Risk Managers


Education and Training Requirements

High School

If you are interested in becoming a risk manager, you should plan on getting a bachelor's degree and may at some point consider getting an advanced degree, such as master's of business administration (MBA) or a master's in risk management degree. In high school, therefore, you should take classes that will prepare you for college as well as help you explore this type of work. Take plenty of mathematics classes. Also, take accounting, business, and economics if your school offers these classes. To round out your education, take a variety of science, history, government, and computer classes. And of course, take English classes, which will help you hone your research and writing skills and make you ready for college-level work.

Postsecondary Training

Risk managers generally need a college degree with a broad business background. Depending on the college or university you attend, you may be able to major in risk management or insurance. Many schools offer courses or degrees in insurance and risk management. If your school does not offer these degrees, consider a major in other management or finance areas, such as accounting, economics, engineering, finance, law, management, or political science. No matter what your particular major, your class schedule will most likely include economics, accounting, and mathematics, such as calculus. It is also important to take computer classes that teach you how to deal with using a variety of software programs. Insurance and even banking classes will give you an understanding of these industries and the financial tools they use. Increasingly, some employers are seeking risk managers with a postgraduate degree in finance or real estate or an MBA.

Other Education or Training

Continuing education classes, workshops, online tutorials, and webinars are offered by the American Institute for Chartered Property and Casualty Underwriters, National Alliance for Insurance Education and Research, Public Risk Management Association, and RIMS—The Risk Management Society. Topics include risk assessment, risk control, insuring commercial property, and insuring personal residential property. Contact these organizations for more information.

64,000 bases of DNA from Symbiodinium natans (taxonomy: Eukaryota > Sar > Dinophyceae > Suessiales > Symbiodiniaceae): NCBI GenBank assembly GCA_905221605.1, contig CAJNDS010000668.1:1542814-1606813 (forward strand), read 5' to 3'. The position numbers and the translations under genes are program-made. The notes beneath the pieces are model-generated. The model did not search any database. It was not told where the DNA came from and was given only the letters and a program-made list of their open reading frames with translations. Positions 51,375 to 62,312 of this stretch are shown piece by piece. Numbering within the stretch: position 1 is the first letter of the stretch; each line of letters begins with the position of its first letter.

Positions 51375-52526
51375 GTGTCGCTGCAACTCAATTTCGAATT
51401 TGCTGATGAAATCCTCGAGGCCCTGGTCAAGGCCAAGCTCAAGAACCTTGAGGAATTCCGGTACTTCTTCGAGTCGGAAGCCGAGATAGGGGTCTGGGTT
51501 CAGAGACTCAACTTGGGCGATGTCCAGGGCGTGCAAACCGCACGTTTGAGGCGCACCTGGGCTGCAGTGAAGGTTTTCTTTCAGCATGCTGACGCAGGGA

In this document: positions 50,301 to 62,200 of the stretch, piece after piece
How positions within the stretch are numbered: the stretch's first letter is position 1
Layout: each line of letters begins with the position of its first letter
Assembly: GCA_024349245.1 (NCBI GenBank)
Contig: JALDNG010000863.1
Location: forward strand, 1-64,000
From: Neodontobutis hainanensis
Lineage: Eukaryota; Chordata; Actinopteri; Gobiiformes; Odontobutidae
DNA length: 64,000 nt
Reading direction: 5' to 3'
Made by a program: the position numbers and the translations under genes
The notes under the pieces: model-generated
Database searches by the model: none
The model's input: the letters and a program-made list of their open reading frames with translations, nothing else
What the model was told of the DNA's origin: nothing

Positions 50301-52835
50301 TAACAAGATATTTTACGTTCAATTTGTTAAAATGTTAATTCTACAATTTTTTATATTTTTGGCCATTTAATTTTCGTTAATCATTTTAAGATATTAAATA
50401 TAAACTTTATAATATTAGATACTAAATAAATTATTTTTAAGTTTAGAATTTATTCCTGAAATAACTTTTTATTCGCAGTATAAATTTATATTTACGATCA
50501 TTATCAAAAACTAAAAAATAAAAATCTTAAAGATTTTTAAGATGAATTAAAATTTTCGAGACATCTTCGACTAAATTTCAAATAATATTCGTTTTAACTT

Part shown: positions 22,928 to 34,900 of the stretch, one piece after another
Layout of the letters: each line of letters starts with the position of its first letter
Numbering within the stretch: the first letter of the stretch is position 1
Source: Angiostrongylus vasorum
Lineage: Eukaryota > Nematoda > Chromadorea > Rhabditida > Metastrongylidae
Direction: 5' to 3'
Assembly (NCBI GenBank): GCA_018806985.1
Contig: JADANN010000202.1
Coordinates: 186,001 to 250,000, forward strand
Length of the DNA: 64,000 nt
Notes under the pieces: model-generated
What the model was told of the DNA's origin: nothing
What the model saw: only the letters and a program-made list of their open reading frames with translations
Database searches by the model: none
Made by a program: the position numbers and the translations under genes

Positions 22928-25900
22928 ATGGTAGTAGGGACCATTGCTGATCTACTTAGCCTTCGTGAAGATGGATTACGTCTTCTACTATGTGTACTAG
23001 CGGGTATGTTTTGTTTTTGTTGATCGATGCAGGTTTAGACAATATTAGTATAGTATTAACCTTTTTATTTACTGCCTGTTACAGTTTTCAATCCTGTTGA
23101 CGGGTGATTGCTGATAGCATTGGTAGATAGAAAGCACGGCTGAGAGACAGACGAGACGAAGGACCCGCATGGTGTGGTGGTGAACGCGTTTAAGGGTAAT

Certification, Licensing, and Special Requirements

Certification or Licensing

Many organizations require their risk managers to earn the designation associate in risk management (ARM). The ARM program is run jointly by the American Institute for Chartered Property Casualty Underwriters and the Insurance Institute of America. You must take courses and pass exams in the following areas: risk assessment, risk control, and risk financing. The institute also offers the associate in risk management for public entities certification for risk managers who are interested in working in the public sector and the associate in risk management-enterprise risk management.

The National Alliance for Insurance Education and Research offers the certified risk managers designation. To earn this designation, you must pass exams in five courses covering all major areas of risk management.

Global Risk Management Institute offers an advanced designation in risk management, the RIMS Fellow. Applicants must satisfy educational and experience requirements. 

Experience, Skills, and Personality Traits

Aspiring risk managers should have five years of experience in risk management, insurance, or related areas. 

Communications skills are important for risk managers. They must regularly interact with other departments, such as accounting, engineering, finance, human resources, environmental, legal, research and development, safety, and security. They must also be able to communicate with outside sources, such as attorneys, brokers, union officials, consultants, and insurance agents.

Risk managers must have analytical and problem-solving skills in order to foresee potential problem situations and recommend appropriate solutions. They must be able to examine and prepare reports on risk costs, loss statistics, cost-versus-benefit data, insurance costs, and depreciation of assets.

Knowledge of insurance fundamentals and risk financing is necessary. Risk managers must know loss-control issues such as employee health, worker and product safety, property safeguards, fire prevention, and environmental protection.

Management skills help risk managers set goals, plan strategies, delegate tasks, and measure and forecast results. Computer skills and familiarity with business law are also very helpful.